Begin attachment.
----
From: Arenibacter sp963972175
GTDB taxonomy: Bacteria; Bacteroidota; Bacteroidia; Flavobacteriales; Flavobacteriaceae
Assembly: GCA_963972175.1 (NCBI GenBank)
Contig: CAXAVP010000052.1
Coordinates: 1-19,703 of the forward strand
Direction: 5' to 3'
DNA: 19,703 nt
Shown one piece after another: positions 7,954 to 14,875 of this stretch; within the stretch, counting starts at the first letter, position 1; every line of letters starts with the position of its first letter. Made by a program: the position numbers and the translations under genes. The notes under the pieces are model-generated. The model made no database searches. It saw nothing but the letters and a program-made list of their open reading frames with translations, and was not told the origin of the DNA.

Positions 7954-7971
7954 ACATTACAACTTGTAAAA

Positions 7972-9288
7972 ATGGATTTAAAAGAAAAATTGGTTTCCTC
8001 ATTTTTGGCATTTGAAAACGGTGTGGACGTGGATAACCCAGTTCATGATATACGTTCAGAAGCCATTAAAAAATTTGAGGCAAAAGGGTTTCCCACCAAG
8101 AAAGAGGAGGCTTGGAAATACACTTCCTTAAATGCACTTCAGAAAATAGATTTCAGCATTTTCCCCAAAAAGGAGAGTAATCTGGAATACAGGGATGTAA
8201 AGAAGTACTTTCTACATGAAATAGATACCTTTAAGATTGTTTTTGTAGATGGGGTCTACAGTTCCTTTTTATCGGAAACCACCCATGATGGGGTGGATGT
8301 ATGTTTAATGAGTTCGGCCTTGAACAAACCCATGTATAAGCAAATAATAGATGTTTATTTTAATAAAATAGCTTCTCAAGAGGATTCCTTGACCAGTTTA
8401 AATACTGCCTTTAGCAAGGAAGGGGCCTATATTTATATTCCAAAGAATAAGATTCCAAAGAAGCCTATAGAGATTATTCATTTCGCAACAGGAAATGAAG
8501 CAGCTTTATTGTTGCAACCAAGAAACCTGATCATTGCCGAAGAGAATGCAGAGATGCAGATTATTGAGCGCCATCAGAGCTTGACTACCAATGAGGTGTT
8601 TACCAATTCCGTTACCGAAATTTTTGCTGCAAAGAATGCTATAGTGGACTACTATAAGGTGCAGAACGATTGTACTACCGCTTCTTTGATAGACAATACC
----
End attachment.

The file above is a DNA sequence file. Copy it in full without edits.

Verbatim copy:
From: Arenibacter sp963972175
GTDB taxonomy: Bacteria; Bacteroidota; Bacteroidia; Flavobacteriales; Flavobacteriaceae
Assembly: GCA_963972175.1 (NCBI GenBank)
Contig: CAXAVP010000052.1
Coordinates: 1-19,703 of the forward strand
Direction: 5' to 3'
DNA: 19,703 nt
Shown one piece after another: positions 7,954 to 14,875 of this stretch; within the stretch, counting starts at the first letter, position 1; every line of letters starts with the position of its first letter. Made by a program: the position numbers and the translations under genes. The notes under the pieces are model-generated. The model made no database searches. It saw nothing but the letters and a program-made list of their open reading frames with translations, and was not told the origin of the DNA.

Positions 7954-7971
7954 ACATTACAACTTGTAAAA

Positions 7972-9288
7972 ATGGATTTAAAAGAAAAATTGGTTTCCTC
8001 ATTTTTGGCATTTGAAAACGGTGTGGACGTGGATAACCCAGTTCATGATATACGTTCAGAAGCCATTAAAAAATTTGAGGCAAAAGGGTTTCCCACCAAG
8101 AAAGAGGAGGCTTGGAAATACACTTCCTTAAATGCACTTCAGAAAATAGATTTCAGCATTTTCCCCAAAAAGGAGAGTAATCTGGAATACAGGGATGTAA
8201 AGAAGTACTTTCTACATGAAATAGATACCTTTAAGATTGTTTTTGTAGATGGGGTCTACAGTTCCTTTTTATCGGAAACCACCCATGATGGGGTGGATGT
8301 ATGTTTAATGAGTTCGGCCTTGAACAAACCCATGTATAAGCAAATAATAGATGTTTATTTTAATAAAATAGCTTCTCAAGAGGATTCCTTGACCAGTTTA
8401 AATACTGCCTTTAGCAAGGAAGGGGCCTATATTTATATTCCAAAGAATAAGATTCCAAAGAAGCCTATAGAGATTATTCATTTCGCAACAGGAAATGAAG
8501 CAGCTTTATTGTTGCAACCAAGAAACCTGATCATTGCCGAAGAGAATGCAGAGATGCAGATTATTGAGCGCCATCAGAGCTTGACTACCAATGAGGTGTT
8601 TACCAATTCCGTTACCGAAATTTTTGCTGCAAAGAATGCTATAGTGGACTACTATAAGGTGCAGAACGATTGTACTACCGCTTCTTTGATAGACAATACC